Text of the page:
Golriz Ghahraman writes about the repeal of the Three Strikes law and the hopes she has for our justice system.
"Last month, one of the most harmful and needlessly punitive laws on our justice books was finally binned, after long campaigns by groups ranging from human rights advocates, academics, Maori, and lawyers on both sides of the Criminal Bar. The Three Strikes Law was a hangover from National & ACT's failed American-style approach to justice..."
The ‘Three Strikes' law was a hangover from National and ACT’s failed American-style approach to justice.
What it did was to take away the court’s ability to consider the circumstances of offending, public interest and even rehabilitation, in sentencing people on their second or third appearances to prescribed maximum penalties. To put that into perspective, if a teenager committed two or three offences within a period of a couple of weeks, like demanding a school mate’s shoes with any level of implied or explicit threat, that would be aggravated robbery and the judge would have no choice but to sentence him to many years in prison (the maximum on third strike being 14 years). The judge would have no discretion in considering a previously untreated mental health issue, recent traumatic incident, family circumstances or even the views of victims.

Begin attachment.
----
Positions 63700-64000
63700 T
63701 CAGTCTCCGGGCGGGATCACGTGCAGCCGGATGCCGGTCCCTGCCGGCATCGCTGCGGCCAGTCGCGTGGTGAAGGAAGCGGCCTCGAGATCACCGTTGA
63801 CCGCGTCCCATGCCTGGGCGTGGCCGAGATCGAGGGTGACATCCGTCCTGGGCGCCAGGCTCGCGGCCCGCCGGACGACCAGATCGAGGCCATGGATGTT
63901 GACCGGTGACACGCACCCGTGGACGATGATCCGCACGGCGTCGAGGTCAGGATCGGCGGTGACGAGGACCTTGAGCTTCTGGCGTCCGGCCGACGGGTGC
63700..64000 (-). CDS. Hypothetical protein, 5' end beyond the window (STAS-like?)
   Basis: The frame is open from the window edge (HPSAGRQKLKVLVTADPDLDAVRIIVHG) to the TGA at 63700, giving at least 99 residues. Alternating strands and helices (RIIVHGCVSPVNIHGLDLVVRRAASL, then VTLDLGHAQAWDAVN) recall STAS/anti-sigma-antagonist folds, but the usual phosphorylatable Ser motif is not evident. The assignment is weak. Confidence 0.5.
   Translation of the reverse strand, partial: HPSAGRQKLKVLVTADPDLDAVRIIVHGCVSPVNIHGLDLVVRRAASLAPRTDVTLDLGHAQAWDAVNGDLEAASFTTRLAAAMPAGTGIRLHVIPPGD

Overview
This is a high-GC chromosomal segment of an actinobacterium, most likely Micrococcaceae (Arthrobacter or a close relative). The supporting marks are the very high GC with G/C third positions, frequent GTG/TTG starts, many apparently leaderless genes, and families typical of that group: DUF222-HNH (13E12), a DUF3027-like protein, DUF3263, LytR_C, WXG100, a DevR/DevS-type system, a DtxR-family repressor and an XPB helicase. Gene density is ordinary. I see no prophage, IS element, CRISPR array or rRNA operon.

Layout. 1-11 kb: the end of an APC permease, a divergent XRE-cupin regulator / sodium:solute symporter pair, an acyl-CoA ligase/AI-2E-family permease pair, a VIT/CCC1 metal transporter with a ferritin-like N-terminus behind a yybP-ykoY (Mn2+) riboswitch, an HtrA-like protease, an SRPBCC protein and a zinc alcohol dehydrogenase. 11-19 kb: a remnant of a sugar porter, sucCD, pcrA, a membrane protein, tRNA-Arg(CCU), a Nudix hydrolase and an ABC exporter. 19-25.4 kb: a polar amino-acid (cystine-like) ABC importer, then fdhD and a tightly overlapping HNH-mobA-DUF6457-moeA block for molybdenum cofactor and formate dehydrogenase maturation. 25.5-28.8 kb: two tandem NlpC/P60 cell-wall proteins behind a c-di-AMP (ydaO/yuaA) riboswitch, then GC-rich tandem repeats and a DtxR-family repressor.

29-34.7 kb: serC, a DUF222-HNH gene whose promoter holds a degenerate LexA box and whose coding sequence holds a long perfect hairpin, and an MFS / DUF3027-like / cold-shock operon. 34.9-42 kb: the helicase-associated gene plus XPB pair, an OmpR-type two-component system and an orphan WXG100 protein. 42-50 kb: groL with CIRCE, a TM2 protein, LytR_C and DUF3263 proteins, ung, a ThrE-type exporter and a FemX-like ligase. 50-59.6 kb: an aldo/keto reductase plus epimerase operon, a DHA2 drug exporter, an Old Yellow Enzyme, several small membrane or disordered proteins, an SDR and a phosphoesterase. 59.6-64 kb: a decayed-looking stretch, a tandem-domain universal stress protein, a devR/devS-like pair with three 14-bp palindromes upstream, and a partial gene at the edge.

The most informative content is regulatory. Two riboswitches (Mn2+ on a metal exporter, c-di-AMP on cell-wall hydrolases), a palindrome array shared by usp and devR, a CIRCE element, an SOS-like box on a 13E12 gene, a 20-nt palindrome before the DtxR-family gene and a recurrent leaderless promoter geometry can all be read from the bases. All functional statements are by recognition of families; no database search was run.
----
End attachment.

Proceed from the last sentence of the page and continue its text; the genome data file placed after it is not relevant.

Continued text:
That is what so-called ‘tough on crime’ policies look like on the ground. They are costly in every way, and do nothing to reduce crime or keep anyone safe.
We know why they get over the line. Episodes of gang violence and crime will be scary for whānau and our communities. But we can’t let politicians exploit that fear to take us backward. Granting police expanded powers, pouring resource into abusive prisons, is not going to address the problem that leads kids into gangs or keeps people safe.
And fixing our justice system doesn’t stop at three strikes.
The truth is that we already know, based on numerous measures and studies, that our system is broken. It targets Maori, brown and black communities, the poor, and those with mental health challenges. One of the stats that sent chills down my spine as a new MP was that 89% of under-19 year olds who are locked up by our system are diagnosed with ‘serious learning disabilities’.
But the good news is that we also know both the things that have failed, like over-imprisonment and policing, as well as the actual underlying causes of offending – which means we have the solutions. They include accessible mental healthcare, addiction treatment, housing, and liveable income support. For the vast majority of young offenders, inclusive education is a crime prevention measure.
None of this is simple. It will take courage to have more complex conversation. It will take the will to resource community groups, mental health professionals and do things like raise benefits. The first step was acknowledging a failed approach with the Three Strikes repeal. The door is open for an alternative based on evidence and compassion.
Written by Golriz Ghahraman